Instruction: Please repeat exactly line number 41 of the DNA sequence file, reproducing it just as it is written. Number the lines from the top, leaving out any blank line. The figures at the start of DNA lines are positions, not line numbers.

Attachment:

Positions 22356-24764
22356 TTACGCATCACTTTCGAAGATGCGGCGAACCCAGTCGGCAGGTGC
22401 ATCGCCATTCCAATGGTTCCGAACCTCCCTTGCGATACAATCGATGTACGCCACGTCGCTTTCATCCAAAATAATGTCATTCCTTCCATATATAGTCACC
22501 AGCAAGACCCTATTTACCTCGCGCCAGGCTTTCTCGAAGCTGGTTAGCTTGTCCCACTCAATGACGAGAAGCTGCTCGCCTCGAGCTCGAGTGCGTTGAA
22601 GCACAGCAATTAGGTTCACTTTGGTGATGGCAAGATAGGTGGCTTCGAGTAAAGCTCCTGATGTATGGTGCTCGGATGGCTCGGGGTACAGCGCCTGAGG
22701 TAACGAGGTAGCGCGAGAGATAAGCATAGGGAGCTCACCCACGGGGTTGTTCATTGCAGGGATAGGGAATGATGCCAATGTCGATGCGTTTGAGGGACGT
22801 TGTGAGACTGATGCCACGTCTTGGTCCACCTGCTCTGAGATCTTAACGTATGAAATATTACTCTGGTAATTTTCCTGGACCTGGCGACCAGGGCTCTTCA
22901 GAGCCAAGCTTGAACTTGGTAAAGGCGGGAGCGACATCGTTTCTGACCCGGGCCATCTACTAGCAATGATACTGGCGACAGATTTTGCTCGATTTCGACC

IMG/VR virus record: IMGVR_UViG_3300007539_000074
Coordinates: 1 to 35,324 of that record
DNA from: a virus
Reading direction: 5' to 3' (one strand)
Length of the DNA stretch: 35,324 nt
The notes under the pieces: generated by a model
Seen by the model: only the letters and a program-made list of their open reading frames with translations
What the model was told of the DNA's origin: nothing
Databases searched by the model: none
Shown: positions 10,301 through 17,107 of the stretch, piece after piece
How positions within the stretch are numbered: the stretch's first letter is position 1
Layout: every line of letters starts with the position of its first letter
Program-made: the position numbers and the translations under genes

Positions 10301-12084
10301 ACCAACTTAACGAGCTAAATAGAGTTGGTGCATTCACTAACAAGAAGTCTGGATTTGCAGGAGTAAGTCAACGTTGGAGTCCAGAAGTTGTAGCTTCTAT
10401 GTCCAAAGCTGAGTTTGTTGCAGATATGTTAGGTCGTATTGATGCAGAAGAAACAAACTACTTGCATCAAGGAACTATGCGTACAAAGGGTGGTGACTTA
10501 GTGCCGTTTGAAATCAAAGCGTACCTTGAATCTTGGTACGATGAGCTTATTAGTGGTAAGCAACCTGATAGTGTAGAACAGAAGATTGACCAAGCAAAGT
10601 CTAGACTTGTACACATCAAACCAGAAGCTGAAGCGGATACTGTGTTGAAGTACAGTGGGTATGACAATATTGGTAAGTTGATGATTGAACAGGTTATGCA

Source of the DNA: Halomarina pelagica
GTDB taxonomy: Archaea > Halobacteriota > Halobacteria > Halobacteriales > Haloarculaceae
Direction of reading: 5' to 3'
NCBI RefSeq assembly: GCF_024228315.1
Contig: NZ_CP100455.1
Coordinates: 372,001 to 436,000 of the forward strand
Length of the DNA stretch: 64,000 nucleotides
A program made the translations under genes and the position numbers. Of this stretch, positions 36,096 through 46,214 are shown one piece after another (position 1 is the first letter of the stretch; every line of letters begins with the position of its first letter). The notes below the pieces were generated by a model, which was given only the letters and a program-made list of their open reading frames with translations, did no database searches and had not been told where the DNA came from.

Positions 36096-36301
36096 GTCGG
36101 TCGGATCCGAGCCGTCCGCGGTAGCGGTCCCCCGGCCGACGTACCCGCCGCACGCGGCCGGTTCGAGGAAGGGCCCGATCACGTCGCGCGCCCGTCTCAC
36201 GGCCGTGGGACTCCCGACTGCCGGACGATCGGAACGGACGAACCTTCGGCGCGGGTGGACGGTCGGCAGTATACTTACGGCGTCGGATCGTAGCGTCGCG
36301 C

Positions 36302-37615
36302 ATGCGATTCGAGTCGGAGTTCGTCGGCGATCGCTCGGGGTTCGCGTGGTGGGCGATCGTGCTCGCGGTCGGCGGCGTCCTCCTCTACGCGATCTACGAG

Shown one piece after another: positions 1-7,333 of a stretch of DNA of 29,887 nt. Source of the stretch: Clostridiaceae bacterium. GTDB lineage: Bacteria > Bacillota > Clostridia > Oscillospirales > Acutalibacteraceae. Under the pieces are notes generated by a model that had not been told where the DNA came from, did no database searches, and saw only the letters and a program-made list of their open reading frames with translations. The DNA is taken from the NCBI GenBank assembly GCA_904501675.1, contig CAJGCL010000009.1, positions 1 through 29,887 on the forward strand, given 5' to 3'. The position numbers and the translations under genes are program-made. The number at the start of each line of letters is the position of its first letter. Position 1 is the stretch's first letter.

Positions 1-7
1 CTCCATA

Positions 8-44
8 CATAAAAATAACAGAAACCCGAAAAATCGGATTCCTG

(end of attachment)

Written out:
36302 ATGCGATTCGAGTCGGAGTTCGTCGGCGATCGCTCGGGGTTCGCGTGGTGGGCGATCGTGCTCGCGGTCGGCGGCGTCCTCCTCTACGCGATCTACGAG